Janis Birdsall reflects on teaching, learning, and the role of SIT faculty in helping teachers’ voices be heard, even in her own school district. A student in 1991, she also taught MAT students for many years and continues to supervise them.
The faculty is SIT’s single most valuable asset. As a whole, this group carries the history of the institution, its evolution and development along with its current mission. Its members retain both the historical perspective and a vision for the future that will continue its tradition of excellence.
Everything I’ve been able to accomplish as a member of the SIT faculty is the result of what I learned from my colleagues. The knowledge and experience they offered allowed me to shape my own beliefs and teaching practices in ways that serve my students. Without that I would have been a member of the faculty, but not a part of the whole. The hallmark of the SIT faculty is that it shares a common purpose and a global mission which must be passed on.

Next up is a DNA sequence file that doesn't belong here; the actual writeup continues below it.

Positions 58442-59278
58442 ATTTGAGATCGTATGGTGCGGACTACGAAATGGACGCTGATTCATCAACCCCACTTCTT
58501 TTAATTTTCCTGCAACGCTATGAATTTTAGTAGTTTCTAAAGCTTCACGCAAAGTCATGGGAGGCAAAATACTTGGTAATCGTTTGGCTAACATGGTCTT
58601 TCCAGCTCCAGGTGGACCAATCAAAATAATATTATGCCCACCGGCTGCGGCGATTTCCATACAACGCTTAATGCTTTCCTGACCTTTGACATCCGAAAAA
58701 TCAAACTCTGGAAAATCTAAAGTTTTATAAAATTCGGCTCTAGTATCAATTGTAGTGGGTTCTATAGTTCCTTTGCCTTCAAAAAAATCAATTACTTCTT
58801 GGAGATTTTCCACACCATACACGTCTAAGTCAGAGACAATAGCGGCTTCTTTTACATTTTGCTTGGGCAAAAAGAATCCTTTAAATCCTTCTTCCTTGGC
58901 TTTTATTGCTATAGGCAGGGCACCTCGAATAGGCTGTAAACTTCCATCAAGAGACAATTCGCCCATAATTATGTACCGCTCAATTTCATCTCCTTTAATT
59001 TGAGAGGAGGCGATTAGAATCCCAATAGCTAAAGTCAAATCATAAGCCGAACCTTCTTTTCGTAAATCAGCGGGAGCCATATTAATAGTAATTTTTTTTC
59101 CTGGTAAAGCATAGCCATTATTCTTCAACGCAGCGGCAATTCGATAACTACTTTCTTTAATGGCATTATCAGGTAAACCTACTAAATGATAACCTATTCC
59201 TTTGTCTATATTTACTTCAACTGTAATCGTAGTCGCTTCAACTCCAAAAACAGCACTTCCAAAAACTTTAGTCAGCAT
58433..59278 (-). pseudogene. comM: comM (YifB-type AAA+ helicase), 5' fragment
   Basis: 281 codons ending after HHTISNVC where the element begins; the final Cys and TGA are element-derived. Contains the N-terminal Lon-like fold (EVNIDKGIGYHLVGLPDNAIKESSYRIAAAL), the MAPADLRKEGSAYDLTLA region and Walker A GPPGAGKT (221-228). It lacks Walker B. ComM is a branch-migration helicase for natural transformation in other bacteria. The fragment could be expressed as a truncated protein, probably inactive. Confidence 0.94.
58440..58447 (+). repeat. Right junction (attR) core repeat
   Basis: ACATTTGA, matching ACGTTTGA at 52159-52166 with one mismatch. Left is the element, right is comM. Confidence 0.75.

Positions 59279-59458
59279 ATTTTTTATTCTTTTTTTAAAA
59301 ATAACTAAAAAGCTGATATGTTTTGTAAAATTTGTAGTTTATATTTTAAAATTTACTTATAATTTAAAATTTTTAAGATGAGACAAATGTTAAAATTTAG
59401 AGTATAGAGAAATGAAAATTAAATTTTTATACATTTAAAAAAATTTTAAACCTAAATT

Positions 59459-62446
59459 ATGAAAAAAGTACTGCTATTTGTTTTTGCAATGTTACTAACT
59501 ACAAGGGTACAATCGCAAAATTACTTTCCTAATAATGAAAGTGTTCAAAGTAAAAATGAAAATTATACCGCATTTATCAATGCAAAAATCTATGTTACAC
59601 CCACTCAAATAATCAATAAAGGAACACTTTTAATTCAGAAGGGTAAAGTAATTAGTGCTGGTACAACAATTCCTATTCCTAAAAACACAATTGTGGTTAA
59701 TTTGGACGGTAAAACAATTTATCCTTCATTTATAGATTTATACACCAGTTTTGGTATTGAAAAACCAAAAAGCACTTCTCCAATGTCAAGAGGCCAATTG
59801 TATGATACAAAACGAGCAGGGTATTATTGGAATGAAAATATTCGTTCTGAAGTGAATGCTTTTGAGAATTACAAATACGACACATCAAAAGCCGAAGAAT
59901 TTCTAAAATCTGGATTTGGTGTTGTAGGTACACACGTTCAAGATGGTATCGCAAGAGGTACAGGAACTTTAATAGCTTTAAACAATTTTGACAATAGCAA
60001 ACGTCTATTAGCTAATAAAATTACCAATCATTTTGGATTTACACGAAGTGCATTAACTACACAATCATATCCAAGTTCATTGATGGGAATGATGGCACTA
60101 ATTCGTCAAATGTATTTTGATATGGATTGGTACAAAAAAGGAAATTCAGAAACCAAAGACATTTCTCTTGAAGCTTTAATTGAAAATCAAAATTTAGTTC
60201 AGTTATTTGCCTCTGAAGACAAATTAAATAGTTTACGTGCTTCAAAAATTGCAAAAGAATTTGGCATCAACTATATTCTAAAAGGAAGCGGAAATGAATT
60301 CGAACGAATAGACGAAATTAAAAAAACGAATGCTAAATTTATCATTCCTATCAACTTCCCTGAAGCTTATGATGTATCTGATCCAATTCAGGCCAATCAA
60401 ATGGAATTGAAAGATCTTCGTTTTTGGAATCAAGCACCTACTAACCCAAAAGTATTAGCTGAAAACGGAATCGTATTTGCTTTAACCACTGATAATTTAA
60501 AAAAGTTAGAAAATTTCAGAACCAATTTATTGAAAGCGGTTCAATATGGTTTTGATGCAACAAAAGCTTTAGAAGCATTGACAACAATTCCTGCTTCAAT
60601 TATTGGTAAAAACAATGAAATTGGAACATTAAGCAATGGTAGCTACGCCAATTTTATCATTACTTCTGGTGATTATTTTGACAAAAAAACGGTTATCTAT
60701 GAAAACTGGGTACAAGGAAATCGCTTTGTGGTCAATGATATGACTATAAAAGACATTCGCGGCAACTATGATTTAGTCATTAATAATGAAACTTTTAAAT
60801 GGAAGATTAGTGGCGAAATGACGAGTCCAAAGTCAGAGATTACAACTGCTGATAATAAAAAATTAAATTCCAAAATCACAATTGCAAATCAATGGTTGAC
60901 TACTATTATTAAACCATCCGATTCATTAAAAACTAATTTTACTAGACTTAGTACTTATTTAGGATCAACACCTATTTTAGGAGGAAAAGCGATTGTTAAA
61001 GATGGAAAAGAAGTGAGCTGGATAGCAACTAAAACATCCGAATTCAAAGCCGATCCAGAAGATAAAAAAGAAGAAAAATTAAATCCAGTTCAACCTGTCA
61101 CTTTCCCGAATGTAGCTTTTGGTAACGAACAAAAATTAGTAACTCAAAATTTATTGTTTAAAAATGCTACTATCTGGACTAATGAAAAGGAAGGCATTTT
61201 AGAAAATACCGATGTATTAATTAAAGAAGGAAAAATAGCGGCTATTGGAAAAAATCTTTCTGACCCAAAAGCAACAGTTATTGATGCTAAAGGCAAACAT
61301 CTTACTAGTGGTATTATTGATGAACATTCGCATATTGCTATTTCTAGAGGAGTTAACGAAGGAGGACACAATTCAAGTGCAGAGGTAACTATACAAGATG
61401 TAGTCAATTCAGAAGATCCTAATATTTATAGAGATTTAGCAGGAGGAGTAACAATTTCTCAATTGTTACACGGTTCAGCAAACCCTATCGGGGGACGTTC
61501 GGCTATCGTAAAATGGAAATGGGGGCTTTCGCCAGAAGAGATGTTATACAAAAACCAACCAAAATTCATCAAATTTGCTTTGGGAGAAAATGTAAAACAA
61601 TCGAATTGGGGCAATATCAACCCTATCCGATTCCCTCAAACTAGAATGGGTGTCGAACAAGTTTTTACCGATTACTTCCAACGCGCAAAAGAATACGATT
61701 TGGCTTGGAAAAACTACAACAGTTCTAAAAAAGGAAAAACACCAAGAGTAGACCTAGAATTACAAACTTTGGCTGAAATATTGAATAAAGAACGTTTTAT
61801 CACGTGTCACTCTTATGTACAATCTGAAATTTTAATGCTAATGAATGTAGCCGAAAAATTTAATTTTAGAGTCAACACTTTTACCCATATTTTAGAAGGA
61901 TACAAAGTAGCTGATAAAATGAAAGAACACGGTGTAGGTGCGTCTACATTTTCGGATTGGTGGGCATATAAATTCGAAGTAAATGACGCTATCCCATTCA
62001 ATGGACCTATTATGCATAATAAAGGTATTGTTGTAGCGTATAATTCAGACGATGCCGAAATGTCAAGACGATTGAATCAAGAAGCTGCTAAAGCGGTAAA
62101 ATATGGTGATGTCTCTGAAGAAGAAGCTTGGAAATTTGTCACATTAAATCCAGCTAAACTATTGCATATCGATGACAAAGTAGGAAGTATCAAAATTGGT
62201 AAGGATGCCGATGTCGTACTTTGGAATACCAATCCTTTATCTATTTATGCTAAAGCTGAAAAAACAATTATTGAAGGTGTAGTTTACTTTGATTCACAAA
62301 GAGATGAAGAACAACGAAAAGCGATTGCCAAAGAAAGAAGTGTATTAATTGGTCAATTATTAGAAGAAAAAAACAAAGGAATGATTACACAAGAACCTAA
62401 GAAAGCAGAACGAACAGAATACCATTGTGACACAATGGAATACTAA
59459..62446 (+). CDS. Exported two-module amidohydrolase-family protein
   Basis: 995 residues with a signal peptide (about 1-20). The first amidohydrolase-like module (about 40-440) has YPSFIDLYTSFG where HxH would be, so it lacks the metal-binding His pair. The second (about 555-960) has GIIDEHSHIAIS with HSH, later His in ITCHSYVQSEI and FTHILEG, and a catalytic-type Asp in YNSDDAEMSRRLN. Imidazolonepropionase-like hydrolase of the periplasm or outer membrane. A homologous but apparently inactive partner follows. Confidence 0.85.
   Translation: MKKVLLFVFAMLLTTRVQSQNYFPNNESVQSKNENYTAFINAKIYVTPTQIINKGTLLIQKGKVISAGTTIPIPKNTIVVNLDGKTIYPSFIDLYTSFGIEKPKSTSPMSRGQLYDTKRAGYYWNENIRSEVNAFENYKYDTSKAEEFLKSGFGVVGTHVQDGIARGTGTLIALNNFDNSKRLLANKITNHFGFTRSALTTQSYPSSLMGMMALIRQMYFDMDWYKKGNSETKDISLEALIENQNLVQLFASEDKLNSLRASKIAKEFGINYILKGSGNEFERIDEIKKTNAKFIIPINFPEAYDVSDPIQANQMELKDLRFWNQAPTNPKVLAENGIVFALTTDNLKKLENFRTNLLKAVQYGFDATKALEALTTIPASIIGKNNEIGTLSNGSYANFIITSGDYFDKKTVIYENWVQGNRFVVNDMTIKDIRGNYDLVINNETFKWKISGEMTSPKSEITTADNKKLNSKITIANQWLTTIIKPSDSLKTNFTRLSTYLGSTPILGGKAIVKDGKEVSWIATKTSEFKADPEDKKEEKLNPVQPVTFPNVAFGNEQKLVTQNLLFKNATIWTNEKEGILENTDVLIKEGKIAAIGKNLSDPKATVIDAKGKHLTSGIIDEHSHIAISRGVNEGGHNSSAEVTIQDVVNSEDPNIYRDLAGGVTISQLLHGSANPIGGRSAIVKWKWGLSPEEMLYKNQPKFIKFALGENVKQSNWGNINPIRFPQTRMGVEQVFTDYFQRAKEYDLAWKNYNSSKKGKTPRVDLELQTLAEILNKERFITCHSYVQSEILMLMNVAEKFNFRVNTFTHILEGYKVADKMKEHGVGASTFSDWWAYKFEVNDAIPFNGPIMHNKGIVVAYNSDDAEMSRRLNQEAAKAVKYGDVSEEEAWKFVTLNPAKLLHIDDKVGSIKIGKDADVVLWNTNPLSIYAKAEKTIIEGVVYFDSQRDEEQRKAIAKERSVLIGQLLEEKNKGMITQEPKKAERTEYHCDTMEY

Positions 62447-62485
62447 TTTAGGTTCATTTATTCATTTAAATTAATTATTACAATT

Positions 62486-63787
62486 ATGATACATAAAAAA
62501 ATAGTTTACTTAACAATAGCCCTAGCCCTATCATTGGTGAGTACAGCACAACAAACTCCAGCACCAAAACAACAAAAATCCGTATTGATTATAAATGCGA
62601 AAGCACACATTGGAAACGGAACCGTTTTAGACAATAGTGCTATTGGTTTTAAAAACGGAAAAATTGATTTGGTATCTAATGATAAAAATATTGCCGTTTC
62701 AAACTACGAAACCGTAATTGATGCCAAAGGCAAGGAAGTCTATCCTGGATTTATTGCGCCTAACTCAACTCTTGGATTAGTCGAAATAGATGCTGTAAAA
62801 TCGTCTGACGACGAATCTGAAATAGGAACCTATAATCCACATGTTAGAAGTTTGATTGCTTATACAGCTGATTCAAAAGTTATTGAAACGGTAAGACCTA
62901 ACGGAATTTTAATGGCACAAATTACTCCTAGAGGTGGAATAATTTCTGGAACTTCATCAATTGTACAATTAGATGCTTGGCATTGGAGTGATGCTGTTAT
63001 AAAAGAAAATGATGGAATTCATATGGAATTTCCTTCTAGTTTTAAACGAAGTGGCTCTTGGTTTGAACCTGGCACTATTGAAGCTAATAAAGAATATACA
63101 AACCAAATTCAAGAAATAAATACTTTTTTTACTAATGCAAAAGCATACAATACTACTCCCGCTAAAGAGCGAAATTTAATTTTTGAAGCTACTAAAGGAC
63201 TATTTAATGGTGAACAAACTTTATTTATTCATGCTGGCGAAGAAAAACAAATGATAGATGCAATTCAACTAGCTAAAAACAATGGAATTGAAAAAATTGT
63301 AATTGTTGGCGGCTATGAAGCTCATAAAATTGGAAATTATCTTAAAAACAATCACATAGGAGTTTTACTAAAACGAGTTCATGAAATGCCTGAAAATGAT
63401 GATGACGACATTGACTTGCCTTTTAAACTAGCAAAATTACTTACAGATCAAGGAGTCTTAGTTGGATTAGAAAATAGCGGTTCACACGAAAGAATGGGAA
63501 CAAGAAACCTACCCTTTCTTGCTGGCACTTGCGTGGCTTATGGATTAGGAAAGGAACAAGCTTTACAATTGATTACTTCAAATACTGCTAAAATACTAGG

I teach in a public school in Connecticut. In that context, I am always struck by the top-down model of administration. Teachers are neither trusted nor valued and their voices, more often than not, are ignored. And yet, even in that climate, I continue to speak. Clear beliefs and deeply held values, shaped at SIT, make it impossible for me to remain silent.
I have supervised SIT students for 15 years. They are the leaders in their schools, and they fight for the SIT mission. I have to believe that they will be heard in schools around the world and that their voices will shape the future of education.
It was the voices of SIT faculty that began a ripple effect of change in schools around the world.